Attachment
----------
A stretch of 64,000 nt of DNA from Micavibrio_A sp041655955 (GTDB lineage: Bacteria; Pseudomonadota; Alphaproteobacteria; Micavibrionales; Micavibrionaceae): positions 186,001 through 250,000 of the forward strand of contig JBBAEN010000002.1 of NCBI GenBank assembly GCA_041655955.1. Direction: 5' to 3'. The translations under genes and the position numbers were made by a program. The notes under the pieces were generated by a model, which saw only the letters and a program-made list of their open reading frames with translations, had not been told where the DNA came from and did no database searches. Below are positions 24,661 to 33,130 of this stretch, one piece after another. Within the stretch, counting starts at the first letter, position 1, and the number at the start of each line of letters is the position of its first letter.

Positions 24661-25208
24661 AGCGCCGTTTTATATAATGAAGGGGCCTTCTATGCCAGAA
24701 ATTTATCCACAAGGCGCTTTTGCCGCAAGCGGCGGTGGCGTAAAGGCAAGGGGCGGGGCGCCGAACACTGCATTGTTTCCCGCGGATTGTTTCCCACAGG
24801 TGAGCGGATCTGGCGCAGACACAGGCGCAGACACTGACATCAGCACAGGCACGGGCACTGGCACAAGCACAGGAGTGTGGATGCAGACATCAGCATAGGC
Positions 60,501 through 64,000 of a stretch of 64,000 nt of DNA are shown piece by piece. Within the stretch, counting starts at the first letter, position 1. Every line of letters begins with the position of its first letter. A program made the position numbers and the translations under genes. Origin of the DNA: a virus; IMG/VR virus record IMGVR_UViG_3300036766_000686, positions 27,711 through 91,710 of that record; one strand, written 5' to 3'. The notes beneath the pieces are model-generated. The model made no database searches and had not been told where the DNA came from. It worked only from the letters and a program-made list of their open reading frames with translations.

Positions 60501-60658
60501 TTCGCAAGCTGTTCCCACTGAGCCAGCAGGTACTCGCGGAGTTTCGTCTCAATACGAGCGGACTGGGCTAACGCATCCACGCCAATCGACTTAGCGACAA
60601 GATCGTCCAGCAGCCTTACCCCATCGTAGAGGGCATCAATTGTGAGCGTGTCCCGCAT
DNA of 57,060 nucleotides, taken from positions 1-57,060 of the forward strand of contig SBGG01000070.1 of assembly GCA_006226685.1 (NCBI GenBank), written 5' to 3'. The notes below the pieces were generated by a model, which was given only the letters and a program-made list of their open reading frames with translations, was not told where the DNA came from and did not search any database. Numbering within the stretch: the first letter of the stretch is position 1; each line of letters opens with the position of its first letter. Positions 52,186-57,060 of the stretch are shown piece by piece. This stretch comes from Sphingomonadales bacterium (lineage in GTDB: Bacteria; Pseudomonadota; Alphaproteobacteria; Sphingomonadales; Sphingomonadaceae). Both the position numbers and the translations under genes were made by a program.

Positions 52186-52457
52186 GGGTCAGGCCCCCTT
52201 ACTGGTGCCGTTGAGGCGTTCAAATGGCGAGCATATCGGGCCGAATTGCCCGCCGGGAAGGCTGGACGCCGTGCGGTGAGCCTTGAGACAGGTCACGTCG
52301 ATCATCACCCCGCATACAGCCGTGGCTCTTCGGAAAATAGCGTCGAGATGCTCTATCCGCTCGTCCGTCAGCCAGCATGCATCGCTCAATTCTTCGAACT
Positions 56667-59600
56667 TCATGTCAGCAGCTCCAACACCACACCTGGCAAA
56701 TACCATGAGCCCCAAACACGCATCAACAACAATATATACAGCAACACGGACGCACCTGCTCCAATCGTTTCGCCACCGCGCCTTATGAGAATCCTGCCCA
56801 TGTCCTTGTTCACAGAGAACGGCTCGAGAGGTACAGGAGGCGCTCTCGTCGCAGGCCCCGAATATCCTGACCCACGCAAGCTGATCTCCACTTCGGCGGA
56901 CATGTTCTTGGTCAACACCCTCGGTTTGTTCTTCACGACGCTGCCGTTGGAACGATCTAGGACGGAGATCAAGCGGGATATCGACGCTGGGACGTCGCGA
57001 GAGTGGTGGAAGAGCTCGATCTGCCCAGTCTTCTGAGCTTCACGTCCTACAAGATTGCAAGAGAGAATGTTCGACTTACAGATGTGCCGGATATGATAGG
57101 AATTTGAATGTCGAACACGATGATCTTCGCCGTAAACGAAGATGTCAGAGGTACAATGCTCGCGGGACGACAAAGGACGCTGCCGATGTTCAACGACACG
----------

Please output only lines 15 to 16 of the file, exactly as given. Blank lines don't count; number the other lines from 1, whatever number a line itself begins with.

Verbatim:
Positions 56667-59600
56667 TCATGTCAGCAGCTCCAACACCACACCTGGCAAA